One muttered something to his leader. The squat one glanced toward Lucas and his sisters, who cowered behind him. “Yes,” he said. “If Rocha won’t tell us, his sisters might.”
Patricio held his damaged left hand close to his chest and locked eyes with Lucas, a look of resignation. “I’m sorry,” he mouthed. Then his expression hardened, and he turned to the squat one.
“You hit like a woman,” he said, “which makes sense. A shrimp like you is always the woman of the group.”
God no, thought Lucas. Not like this. Patricio was sacrificing himself. If they killed him, that would end the matter; a death would be enough to satisfy the militia this time.
The squat one began reaching for something in his belt as he strode toward Patricio. Lucas threw open the door and ran at the man. “Get away from him!” he cried. “Get away!”
The man struck him, spinning him to the ground. He spat. “Ease off, kid,” he grunted. “This is the medicine for robbing our clients. Be grateful none of our clients mentioned you.”
The evil glint in his eyes above his mask made it clear to Lucas that this man lived to inflict pain. The squat one began to turn toward Patricio, but the teen had gathered enough strength to prop up his body and kick him squarely in the back of the knees causing him to fall to the ground. His bandanna came free as he rolled to one side. Lucas would never forget his pockmarked face—or the crimson serpent tattooed on his neck. The glint of something on the ground caught his eye. It must have fallen from the man’s pocket. It was Patricio’s switchblade.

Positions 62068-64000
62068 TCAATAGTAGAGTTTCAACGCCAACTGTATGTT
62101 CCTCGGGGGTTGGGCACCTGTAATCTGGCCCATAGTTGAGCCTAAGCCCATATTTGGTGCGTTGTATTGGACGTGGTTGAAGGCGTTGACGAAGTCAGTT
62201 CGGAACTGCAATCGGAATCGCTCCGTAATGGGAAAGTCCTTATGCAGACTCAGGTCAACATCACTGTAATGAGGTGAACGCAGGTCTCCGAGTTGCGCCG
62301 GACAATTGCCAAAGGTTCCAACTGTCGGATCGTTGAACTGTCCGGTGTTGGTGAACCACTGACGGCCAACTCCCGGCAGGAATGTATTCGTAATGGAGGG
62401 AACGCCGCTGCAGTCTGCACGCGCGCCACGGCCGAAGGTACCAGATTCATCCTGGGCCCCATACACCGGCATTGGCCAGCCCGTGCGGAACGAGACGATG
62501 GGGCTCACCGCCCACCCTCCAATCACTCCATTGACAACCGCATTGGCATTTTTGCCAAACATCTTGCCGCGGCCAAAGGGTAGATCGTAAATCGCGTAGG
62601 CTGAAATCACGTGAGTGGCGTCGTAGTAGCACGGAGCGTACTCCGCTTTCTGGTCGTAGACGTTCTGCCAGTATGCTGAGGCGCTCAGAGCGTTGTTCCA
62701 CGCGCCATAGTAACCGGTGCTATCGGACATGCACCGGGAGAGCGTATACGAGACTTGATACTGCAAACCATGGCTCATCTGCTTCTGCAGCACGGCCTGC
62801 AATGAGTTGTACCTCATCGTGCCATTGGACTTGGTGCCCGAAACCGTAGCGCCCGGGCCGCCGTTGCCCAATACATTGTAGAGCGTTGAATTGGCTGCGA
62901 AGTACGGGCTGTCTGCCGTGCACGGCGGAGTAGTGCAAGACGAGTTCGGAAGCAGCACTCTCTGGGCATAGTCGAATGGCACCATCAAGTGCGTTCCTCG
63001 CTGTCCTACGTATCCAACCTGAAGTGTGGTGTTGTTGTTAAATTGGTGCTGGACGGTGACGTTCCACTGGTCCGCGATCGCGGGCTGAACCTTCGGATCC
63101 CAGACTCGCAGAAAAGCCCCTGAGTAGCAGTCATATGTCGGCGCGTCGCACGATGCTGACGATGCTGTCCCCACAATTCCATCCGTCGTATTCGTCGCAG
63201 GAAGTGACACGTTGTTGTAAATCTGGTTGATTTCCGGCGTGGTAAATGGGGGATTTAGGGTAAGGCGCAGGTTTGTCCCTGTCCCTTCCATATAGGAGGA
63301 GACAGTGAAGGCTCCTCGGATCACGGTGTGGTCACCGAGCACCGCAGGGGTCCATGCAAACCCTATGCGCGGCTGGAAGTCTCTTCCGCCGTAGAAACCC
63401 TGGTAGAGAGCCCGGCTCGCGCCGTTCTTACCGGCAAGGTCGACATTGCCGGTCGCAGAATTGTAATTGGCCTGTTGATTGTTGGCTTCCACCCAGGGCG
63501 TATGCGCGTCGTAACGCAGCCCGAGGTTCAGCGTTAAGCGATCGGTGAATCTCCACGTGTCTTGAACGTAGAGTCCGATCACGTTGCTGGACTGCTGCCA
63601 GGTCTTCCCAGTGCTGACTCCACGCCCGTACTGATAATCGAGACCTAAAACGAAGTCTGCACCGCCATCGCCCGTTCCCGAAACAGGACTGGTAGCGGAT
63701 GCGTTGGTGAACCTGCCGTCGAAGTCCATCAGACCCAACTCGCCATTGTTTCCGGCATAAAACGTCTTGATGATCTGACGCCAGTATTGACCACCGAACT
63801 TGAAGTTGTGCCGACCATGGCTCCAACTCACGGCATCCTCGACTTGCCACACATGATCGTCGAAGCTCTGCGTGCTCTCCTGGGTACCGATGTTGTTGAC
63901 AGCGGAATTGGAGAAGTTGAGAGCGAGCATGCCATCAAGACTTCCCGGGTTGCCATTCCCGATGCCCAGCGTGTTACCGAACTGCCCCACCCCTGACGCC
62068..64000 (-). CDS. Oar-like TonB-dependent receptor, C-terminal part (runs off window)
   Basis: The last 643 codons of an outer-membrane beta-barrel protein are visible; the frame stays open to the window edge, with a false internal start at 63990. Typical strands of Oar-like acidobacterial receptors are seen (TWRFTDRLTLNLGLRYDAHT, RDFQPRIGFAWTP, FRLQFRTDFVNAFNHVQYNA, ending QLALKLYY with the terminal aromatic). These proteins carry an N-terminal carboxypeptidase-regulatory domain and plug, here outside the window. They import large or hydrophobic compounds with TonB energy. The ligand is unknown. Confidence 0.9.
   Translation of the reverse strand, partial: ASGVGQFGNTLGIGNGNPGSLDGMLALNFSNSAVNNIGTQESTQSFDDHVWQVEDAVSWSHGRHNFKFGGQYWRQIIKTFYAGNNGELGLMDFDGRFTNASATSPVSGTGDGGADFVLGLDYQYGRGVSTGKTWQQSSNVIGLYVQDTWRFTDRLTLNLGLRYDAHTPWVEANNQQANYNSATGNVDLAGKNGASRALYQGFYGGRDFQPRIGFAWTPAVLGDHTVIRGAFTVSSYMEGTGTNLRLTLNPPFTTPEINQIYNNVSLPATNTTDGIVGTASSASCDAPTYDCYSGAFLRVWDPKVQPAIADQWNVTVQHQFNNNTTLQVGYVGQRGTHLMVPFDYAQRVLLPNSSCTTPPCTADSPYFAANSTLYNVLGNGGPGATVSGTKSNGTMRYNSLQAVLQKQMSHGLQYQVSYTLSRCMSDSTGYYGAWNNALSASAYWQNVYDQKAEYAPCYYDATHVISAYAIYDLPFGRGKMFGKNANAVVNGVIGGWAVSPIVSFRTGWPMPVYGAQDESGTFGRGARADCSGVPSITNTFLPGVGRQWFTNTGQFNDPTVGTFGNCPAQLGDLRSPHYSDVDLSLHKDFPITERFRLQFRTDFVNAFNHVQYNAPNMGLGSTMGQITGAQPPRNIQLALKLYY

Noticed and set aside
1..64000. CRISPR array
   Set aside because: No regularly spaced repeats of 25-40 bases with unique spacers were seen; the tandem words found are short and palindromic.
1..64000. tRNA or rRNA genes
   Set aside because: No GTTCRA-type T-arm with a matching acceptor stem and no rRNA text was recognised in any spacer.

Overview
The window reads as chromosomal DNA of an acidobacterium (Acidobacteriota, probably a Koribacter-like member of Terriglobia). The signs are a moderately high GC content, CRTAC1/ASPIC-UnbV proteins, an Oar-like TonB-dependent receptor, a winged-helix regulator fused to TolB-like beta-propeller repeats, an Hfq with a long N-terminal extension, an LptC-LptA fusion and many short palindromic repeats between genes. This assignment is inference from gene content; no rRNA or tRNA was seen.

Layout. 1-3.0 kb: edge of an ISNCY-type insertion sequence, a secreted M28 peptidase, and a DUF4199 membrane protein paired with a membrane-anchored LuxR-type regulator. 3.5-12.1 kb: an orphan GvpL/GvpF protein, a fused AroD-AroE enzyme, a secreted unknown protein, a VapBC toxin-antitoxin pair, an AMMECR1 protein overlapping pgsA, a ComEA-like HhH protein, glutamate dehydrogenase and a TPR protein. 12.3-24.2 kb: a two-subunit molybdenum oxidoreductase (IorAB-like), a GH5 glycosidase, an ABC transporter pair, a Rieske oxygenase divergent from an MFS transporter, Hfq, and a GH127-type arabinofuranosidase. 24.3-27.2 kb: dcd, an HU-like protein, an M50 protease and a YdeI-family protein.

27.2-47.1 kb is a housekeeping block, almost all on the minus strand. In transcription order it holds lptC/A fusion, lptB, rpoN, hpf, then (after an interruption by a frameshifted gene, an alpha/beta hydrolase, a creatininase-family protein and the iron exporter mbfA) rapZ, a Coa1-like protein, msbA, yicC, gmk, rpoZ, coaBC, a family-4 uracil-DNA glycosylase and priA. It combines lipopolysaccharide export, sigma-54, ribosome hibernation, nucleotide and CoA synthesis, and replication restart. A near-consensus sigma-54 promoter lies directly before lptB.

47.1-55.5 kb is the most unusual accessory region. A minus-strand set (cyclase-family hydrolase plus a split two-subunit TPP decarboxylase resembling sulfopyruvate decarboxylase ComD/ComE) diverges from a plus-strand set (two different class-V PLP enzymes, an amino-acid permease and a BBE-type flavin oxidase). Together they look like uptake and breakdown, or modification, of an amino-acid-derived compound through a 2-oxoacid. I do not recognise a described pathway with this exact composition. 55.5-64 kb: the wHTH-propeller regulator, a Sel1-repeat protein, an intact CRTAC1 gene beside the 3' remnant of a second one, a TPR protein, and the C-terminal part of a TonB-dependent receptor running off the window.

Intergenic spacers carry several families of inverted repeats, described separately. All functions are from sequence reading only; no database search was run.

Patricio crawled toward his brother, but the other two paramilitaries grabbed him again. He managed a shit-eating grin despite his puffy, bloodied face.
“Too late to say I’m sorry?” he said. A stream of blood oozed from the corner of his mouth.
The pit bull, suddenly calm, stood up and dusted himself off. “Never too late,” he replied. A terrible feeling grew in Lucas’s chest. Casually, as if it were the simplest thing in the world, the pit bull of a man drew a revolver from his waistband and pointed it at Patricio’s face.
“NO!” shouted Lucas from the ground.
The gunshot thundered in the dead of the night.
“Apology accepted,” said the squat one. His tone was flat; Patricio might have otherwise bumped into him on the street for all the emotion he showed.
Lucas couldn’t comprehend what he had just witnessed. The other militiamen regarded Patricio’s body, silent. Fernanda and Inez gaped in horror.
Lucas surged to his feet, snatching up Patricio’s switchblade as he did so. The knife flashed open as Lucas hurled himself at the squat one.